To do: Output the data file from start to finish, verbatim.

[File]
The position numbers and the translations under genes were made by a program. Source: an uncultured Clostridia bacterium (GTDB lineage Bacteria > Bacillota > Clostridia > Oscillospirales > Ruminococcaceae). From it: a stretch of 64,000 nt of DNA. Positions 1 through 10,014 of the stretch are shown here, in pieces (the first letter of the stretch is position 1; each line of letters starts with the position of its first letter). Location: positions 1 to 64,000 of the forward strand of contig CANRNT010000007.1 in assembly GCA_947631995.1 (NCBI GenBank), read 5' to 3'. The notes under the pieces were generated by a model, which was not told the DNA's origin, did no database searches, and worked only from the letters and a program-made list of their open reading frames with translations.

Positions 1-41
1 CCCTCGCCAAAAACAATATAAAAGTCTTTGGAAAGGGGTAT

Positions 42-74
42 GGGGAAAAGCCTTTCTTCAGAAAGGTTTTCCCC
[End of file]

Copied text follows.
The position numbers and the translations under genes were made by a program. Source: an uncultured Clostridia bacterium (GTDB lineage Bacteria > Bacillota > Clostridia > Oscillospirales > Ruminococcaceae). From it: a stretch of 64,000 nt of DNA. Positions 1 through 10,014 of the stretch are shown here, in pieces (the first letter of the stretch is position 1; each line of letters starts with the position of its first letter). Location: positions 1 to 64,000 of the forward strand of contig CANRNT010000007.1 in assembly GCA_947631995.1 (NCBI GenBank), read 5' to 3'. The notes under the pieces were generated by a model, which was not told the DNA's origin, did no database searches, and worked only from the letters and a program-made list of their open reading frames with translations.

Positions 1-41
1 CCCTCGCCAAAAACAATATAAAAGTCTTTGGAAAGGGGTAT

Positions 42-74
42 GGGGAAAAGCCTTTCTTCAGAAAGGTTTTCCCC